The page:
Friends, in today’s Gospel, Jesus begins his Galilean ministry with a prophetic message in the synagogue at Nazareth: “The Spirit of the Lord is upon me, because he has anointed me to bring glad tidings to the poor. He has sent me to proclaim liberty to captives and recovery of sight to the blind, to let the oppressed go free, and to proclaim a year acceptable to the Lord.”
The moment has arrived, the privileged time, the kairos; something that human beings have been longing for and striving after and hoping to see has appeared. In Jesus of Nazareth, the divine and human have come together in a salvific way, and this reconciliation is the long-awaited kingdom of God.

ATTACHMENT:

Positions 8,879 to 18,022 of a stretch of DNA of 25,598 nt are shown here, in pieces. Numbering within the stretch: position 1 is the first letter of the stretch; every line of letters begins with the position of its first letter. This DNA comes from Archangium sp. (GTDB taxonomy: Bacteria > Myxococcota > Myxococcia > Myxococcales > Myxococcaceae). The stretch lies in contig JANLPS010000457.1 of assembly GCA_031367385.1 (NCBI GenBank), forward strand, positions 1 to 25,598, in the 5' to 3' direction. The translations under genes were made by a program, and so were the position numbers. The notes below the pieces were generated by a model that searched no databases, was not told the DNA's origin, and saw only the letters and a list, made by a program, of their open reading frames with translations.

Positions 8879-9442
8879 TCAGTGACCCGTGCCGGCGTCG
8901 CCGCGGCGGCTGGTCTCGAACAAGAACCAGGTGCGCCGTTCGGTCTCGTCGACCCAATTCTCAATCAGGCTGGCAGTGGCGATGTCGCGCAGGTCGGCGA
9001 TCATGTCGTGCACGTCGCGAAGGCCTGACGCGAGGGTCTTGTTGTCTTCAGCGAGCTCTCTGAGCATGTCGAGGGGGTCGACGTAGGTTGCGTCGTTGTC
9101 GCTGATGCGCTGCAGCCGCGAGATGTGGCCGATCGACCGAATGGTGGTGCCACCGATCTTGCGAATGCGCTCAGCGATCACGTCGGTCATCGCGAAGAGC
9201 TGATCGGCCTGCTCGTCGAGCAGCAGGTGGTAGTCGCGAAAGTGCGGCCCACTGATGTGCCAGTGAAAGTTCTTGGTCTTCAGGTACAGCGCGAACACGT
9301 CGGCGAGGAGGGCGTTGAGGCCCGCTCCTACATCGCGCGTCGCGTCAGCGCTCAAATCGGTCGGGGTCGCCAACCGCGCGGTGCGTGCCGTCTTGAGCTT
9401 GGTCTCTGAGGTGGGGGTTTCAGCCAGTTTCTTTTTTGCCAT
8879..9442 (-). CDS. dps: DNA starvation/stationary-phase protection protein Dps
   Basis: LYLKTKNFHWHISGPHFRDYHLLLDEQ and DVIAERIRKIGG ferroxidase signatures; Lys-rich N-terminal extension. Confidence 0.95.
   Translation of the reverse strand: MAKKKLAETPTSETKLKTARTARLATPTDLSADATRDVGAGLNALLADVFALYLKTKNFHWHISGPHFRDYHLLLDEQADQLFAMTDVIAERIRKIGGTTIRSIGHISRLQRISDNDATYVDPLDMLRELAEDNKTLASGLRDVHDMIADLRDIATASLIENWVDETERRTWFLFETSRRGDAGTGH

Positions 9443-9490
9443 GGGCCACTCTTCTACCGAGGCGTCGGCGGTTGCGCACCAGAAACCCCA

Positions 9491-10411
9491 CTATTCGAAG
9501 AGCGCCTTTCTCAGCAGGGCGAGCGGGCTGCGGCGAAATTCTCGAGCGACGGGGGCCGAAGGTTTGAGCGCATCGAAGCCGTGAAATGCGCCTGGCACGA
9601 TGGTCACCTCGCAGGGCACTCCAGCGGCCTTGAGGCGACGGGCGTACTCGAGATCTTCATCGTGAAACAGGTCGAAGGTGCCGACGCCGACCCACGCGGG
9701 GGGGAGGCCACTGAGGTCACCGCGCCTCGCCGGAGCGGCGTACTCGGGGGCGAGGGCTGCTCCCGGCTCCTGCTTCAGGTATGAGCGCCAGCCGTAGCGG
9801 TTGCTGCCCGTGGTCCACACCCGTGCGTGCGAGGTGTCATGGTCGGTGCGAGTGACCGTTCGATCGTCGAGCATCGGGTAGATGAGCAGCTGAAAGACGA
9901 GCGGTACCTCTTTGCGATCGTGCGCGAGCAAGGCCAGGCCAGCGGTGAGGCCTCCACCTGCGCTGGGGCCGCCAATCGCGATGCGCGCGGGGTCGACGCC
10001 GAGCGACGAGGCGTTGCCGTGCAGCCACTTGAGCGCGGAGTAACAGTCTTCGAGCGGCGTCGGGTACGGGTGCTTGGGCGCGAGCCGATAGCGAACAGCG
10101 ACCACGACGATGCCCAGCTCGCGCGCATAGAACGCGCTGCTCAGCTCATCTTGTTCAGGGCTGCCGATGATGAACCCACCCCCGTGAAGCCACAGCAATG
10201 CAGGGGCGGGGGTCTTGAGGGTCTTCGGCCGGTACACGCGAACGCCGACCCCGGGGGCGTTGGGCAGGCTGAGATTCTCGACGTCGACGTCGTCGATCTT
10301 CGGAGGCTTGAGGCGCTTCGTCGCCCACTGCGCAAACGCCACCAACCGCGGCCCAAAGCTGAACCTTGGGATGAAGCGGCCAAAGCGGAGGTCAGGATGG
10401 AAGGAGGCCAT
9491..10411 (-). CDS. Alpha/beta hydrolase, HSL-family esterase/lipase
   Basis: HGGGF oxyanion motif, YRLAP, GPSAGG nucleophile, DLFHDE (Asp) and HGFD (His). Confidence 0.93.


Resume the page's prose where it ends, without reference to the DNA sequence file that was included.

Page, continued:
One motif in Scripture is persistent: the passionate desire for deliverance, the cry of the heart toward the God from whom the people feel alienated. What Jesus announces in his first sermon, and what he demonstrates throughout his life and ministry, is that this wild desire of his ancestors, this hope against hope, this intimate union of God and humanity, is an accomplished fact, something that can be seen and heard and touched.